Apple's iPad hit a big benchmark this week, surpassing 100,000 applications made specifically for it.
To put that in perspective, the platform has been out for 453 days, with developers getting access to its software development kit in January 2010, on the day the product was first announced.
The iPad hit stores that April with the promise of supporting "almost all" of the 150,000 plus apps on the company's App Store. Since then, developers have created a healthy supply of apps that have been tailored to the larger screen real estate.
In terms of ramp up to the 100,000 number, developers have been on a relative tear. Around this time last year there were 11,000 iPad native apps, up from the 5,000 about a month after the product was out. In March of this year, while introducing the iPad 2, Apple announced that it was up to 65,000 applications. And just a few weeks ago at WWDC the company said it was slightly above 90,000.
Total app volume continues to be a selling point by companies with mobile devices connected to application markets. Apple and Google use it as a benchmark of sorts for showing how popular their product is among the developers who are building applications for it. Hewlett-Packard, which will take Apple's iPad head-on with its TouchPad product when it goes on sale tomorrow, will have between 300 and 400 native applications. Google's catalog of Honeycomb-optimized apps is said to be in the "low hundreds."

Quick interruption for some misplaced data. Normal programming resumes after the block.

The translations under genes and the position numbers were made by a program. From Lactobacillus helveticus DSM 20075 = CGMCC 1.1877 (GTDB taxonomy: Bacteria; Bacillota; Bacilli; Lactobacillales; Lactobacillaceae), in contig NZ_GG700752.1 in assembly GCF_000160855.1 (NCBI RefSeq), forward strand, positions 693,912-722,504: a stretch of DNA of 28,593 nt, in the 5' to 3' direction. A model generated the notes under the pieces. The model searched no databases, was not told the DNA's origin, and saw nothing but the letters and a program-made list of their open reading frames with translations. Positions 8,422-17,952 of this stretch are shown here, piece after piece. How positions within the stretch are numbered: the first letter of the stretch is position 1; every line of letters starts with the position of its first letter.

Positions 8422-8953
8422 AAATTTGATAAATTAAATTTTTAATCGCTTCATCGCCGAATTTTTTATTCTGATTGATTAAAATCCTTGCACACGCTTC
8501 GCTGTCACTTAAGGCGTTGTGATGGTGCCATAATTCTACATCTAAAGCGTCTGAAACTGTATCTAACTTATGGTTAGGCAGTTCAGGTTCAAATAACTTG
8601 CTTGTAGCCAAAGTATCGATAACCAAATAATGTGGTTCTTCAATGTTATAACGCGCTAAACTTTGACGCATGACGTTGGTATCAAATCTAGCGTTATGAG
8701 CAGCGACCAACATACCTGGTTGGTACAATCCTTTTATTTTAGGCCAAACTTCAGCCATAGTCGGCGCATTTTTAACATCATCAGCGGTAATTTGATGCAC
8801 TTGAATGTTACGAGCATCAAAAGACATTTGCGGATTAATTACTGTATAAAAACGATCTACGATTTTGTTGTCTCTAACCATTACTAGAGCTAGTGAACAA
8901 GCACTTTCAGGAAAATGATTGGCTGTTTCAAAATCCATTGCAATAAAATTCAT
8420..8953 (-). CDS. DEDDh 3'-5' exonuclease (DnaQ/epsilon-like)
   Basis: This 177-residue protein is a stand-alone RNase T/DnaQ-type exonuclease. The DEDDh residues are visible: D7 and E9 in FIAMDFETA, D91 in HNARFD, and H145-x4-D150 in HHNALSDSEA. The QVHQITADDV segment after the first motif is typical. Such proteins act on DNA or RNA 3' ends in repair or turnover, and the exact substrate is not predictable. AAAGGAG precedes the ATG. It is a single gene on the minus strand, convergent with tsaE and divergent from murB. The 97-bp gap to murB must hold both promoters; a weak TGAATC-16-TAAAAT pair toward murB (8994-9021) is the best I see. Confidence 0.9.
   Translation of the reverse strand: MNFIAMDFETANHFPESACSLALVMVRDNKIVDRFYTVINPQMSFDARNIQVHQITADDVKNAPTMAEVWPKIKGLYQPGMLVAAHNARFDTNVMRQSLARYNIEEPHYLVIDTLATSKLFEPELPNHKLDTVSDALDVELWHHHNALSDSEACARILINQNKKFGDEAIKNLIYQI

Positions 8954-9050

One very important thing to point out about these numbers is that they do not account for overlap in times where developers may build the same app for multiple platforms. While it's easy to toss around volume, at the end of the day it's all about whether the software you want is on that platform.
Update at 6:50 p.m. PT on 7/1: John Gruber at Daring Fireball pointed out something we should have done a better job pointing out earlier, that Mac news site Macstories had its own post before we did on the 100,000 iPad application count. We initially had linked out to a PC World story which noted this interesting data point three days earlier, but we're happy to give credit where credit is due to Macstories.